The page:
13 Use as a design guideline Recognize leaders Stimulate green competition Establish market value with recognizable national brand Raise consumer awareness Transform the marketplace!

14 LEED covers many different types of buildings and construction. These are covered under the following LEED products: LEED-NC: LEED for New Construction and Major Renovations/Additions (for commercial and institutional buildings, released in 2000) LEED-EB: LEED for Existing Buildings (public release: Winter 2004) LEED-CI: LEED for Commercial Interiors (public release: Winter 2004) LEED-CS: LEED for Core and Shell (public release: 2005) LEED-H: LEED for Homes (public release: 2006) LEED ® Products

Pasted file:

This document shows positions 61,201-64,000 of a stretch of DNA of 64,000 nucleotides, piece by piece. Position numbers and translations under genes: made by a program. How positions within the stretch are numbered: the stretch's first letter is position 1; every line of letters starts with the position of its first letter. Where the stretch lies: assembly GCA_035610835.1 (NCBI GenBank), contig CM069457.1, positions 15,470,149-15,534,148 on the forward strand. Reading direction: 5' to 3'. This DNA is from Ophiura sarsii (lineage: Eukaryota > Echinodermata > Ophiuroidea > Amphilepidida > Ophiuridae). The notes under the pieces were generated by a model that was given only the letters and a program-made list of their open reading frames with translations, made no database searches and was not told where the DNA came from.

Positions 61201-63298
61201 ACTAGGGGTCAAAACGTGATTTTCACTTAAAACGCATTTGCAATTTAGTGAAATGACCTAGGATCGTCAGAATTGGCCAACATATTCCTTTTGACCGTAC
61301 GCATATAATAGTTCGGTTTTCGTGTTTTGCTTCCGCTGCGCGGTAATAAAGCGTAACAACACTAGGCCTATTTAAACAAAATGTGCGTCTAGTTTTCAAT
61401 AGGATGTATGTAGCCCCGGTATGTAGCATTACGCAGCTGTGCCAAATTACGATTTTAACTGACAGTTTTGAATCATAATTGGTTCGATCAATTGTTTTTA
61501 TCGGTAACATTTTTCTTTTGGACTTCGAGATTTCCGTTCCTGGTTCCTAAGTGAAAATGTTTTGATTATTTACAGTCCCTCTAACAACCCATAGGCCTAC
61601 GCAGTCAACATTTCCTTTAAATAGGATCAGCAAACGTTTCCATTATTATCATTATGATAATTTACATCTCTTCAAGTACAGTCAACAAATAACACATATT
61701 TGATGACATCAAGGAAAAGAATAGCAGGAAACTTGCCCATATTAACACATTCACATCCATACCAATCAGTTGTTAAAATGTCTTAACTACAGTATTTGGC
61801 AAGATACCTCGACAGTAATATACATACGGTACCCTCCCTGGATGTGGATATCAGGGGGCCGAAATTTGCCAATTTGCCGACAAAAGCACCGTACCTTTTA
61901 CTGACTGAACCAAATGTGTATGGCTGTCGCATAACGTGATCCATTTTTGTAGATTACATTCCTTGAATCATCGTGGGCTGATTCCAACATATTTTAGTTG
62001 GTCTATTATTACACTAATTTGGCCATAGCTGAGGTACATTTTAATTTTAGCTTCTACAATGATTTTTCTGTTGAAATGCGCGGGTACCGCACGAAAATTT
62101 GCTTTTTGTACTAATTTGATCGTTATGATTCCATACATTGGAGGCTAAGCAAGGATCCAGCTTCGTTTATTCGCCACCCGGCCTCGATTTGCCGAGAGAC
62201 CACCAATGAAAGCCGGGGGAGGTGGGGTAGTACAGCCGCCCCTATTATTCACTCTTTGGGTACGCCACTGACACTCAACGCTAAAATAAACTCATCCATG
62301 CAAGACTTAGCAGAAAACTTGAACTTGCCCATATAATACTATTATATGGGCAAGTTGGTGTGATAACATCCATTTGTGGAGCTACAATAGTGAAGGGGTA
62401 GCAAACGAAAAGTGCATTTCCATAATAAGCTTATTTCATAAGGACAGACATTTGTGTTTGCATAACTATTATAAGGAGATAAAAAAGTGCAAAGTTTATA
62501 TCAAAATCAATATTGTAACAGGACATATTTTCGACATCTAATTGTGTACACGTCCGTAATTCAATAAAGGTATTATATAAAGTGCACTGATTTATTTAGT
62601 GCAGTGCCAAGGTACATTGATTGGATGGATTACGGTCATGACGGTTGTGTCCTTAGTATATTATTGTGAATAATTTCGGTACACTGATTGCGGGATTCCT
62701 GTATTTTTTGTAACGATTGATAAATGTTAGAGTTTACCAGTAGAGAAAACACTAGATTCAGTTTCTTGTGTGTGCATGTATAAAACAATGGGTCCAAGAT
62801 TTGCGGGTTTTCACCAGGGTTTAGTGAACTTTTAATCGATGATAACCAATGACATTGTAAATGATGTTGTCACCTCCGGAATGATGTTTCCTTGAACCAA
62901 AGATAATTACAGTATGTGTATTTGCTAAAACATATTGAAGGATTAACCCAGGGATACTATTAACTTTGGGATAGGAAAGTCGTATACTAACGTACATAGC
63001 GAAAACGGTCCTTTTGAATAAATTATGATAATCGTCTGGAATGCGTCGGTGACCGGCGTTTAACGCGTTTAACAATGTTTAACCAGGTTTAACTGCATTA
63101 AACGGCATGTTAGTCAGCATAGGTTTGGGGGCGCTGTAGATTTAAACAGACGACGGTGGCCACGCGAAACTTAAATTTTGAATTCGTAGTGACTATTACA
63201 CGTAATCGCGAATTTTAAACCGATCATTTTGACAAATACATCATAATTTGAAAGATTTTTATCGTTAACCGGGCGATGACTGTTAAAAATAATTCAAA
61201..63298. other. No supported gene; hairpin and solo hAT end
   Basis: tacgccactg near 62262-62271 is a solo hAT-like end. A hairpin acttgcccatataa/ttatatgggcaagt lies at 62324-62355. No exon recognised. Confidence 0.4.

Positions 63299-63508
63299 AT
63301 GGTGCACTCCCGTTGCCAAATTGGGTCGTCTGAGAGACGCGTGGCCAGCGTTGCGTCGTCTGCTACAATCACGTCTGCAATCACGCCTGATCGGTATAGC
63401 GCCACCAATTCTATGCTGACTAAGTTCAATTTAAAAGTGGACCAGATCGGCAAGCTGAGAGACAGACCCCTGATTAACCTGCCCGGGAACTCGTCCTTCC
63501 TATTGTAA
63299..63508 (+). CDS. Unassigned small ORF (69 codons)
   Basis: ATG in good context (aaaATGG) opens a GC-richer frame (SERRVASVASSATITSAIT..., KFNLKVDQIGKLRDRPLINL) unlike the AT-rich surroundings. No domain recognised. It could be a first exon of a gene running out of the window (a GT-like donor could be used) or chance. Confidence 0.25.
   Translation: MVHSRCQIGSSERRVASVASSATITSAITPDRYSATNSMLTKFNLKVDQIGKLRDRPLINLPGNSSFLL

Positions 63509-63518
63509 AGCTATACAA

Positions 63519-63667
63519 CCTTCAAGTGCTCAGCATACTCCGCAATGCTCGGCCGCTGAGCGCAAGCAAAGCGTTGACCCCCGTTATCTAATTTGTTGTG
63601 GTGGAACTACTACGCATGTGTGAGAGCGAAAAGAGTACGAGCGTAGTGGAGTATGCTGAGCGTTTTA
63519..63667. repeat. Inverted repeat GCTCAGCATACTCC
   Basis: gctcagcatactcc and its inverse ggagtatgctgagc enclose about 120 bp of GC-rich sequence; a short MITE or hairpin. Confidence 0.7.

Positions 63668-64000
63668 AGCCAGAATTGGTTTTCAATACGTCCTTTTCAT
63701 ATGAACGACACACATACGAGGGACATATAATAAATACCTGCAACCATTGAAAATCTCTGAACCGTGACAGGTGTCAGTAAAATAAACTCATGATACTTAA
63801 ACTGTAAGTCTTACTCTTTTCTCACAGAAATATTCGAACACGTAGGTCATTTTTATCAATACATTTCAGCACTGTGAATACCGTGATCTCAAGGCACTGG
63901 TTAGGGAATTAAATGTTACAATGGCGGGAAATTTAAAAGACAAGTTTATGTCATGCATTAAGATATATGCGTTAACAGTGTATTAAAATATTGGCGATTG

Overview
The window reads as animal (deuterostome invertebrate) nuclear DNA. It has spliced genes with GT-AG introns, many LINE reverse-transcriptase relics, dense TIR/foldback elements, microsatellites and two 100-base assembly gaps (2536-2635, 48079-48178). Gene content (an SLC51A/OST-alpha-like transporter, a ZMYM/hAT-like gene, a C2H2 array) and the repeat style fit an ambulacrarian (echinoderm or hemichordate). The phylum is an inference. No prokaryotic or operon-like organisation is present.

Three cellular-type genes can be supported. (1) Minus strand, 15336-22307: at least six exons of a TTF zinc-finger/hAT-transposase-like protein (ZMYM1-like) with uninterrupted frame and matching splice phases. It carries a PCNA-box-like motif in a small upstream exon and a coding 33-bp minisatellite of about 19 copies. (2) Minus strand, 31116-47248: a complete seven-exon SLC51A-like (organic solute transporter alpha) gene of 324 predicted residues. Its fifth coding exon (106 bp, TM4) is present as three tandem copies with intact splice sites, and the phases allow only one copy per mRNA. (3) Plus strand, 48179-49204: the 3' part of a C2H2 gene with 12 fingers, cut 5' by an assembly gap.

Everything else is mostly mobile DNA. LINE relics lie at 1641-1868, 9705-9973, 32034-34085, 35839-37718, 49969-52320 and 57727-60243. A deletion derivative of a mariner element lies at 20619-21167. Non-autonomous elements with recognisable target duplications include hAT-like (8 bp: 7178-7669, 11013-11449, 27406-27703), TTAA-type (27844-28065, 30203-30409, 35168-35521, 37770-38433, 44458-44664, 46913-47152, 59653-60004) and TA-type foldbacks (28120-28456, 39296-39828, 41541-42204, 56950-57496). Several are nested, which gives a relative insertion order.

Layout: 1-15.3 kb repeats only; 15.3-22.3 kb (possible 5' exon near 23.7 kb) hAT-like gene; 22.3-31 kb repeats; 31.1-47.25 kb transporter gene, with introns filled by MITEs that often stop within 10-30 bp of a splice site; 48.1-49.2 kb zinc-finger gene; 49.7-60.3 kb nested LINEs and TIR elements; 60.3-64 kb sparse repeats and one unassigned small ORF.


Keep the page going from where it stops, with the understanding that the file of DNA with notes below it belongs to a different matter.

15 As of 12.08.04 157 Certified Projects 1706 Registered Projects 207 M gsf 50 States13 Countries All statistics exclude pilot projects ® LEED-NC ® Market Transformation

16 Registered Projects by State - Top 10 As of 12.08.04 All statistics exclude pilot projects LEED-NC ® Market Transformation

17 Registered Projects by Building Type As of 12.08.04 All statistics exclude pilot projects LEED-NC ® Market Transformation

18 Registered Projects by Owner Type As of 12.08.04 All statistics exclude pilot projects LEED-NC ® Market Transformation

19 LEED-NC ® in the USA General Services Administration (GSA) LEED Certified projects beginning in 2003 U.S. Air Force LEED Application Guide for Lodging U.S. Army Corps of Engineers Adaptation of LEED: SPiRiT Department of State Department of Energy (DOE) Environmental Protection Agency (EPA) Grant for LEED Existing Buildings U.S. Navy Grant for LEED Residential Federal Government Use:

20 LEED-NC ® in the USA California Maryland Massachusetts New Jersey New York Oregon Pennsylvania Washington State Government Use*: Austin, TX Arlington, VA Boulder, CO Chicago and Cook County, IL Los Angeles, CA Portland, OR San Jose, CA San Francisco, CA Seattle, WA Local Government Use*: *Not limited to these examples